New challenges for Vietnam
By Ngoc Tran in HCMC
After many decades of closing its doors to the world and facing the Western embargo, Myanmar has been embracing drastic reforms, thus attracting the attention of foreign investors. The country could become a magnet for investment in the region – and, as such, a challenge for Vietnam.
Myanmar is one of the large Asian markets with a population of over 60 million people, but it has yet to be explored. It is a large country rich in natural resources such as petroleum, natural gas, wood and precious stones; and it could become a leading exporter of rice and marine products. The country also holds exciting potential with regard to petroleum. As for rice, Myanmar has drawn up a plan to more than double its rice exports this year to 1.5 million tons and that number will rise to 2 million tons in 2013 and to 3 million tons by 2015.
Tourism in Myanmar is gaining momentum with attractions such as a temple area that includes over 2,000 temples built in the sixth and seventh centuries in Bagan, the primary tourism city of Myanmar. Other famous tourist cities in Myanmar are Yangon (home to the Vang Temple, which is 2,500 years old) and Mandalay (a city known for precious stones).
In 2011 the number of foreign tourists in Myanmar was only 330,000, but that number was a speedy increase – the average rise is 20% per year, according to the Myanmar Ministry of Hospitality and Tourism. As well, because Myanmar was once a British colony, the English-speaking workforce in this country is by no means small. Schools teach in both English and Burmese – an advantage in attracting foreign investment.
Myanmar’s present circumstances may remind many people of Vietnam during the early years of the Doi Moi (reforms). At that time many foreign entrepreneurs jumped at opportunities to do business in Vietnam.
Certain foreign companies have made known their intentions to develop roads, railroads and ocean ports of in Myanmar. Petroleum, mineral production, banking and tourism are also other industries in Myanmar that may attract the most investment. Jim Rogers, chairman of the conglomerate Rogers Holdings of Singapore, commented, “If you can find a direction in which to go with your investment, you may get rich over the next 30 years or so.”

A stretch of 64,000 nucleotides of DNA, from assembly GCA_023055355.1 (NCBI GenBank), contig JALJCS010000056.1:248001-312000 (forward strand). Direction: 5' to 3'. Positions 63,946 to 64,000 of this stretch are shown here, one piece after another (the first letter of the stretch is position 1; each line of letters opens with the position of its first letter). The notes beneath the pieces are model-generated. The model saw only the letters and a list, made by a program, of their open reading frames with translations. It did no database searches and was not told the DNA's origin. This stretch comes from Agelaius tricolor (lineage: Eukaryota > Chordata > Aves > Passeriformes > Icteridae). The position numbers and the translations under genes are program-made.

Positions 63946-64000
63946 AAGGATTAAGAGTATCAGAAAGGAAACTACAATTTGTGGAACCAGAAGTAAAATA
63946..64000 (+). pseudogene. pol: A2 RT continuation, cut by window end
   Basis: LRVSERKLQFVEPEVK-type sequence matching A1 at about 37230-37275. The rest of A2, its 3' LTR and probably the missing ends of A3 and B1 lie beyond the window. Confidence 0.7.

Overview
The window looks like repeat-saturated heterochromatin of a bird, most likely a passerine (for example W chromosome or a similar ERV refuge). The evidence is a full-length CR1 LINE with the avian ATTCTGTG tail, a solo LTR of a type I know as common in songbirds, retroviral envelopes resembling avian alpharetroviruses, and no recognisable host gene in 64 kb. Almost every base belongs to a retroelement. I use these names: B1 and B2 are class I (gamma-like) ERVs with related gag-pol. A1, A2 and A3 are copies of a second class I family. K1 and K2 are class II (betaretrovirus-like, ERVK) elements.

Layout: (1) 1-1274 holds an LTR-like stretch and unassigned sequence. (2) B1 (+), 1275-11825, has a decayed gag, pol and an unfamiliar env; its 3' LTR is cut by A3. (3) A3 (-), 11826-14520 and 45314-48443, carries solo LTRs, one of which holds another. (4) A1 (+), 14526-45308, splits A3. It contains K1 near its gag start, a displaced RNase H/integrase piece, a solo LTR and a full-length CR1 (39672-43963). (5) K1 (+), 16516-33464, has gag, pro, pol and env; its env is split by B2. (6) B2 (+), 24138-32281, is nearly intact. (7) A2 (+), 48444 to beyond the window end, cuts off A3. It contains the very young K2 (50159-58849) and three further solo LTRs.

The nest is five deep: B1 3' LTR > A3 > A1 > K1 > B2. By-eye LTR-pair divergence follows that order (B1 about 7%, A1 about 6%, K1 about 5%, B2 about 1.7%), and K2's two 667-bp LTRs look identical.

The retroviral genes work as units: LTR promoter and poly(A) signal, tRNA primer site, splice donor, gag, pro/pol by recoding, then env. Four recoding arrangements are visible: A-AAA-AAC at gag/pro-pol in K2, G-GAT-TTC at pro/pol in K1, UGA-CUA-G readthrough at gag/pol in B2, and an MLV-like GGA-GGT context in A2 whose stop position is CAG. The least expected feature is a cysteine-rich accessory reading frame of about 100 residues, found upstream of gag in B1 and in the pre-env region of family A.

According to statistics of Myanmar’s government, from the end of 1988 to March of 2011, the country attracted US$36.05 billion in foreign direct investment (FDI) from 31 nations and territories. FDI in Myanmar has skyrocketed since the country reopened its doors. From 2010 to 2011, it took in over US$20 billion in foreign capital, more than the amount it had received in the two previous decades. Of that number, China (including Hong Kong) is the largest foreign investor in Myanmar to the tune of US$15.5 billion followed by Thailand with US$9.56 billion, South Korea with US$2.92 billion, Britain with US$2.66 billion, and Singapore with US$1.82 billion.
Alongside the bright outlook, foreign investors still face many difficulties. Having just opened its doors to the world, the legal system in Myanmar is insufficient, so administrative practices are bureaucratic. The banking system is very weak and inadequate; exchange rate risk is high because the country is lacking in foreign currency. Foreign currency trading is not closely regulated, thereby creating a great disparity in foreign exchange rates, which negatively affects import and export activities.
At present, the disparity between the banks’ U.S. dollar exchange rate and that of the open market is nearly 100 times. Even so, this is a highly potential market. It was in a deep sleep for 30 years. Now the doors have opened very quickly. “If you move too slowly, there won’t be any room left,” Tran Bac Ha, chairman of the Vietnam Bank for Investment and Development, said in his remarks about the Myanmar market.
In recent years, the Vietnamese government has encouraged domestic enterprises to do business with partners in Myanmar. Statistics, however, show trade between Vietnam and Myanmar in 2011 reached only US$150 million.
Vietnamese businesses can certainly do a better job of tapping into this newly opened market by importing products from the industries of forestry and seafood as well as exporting machinery, clothing and footwear, investing in industrial tree planting and building industrial and export processing zones.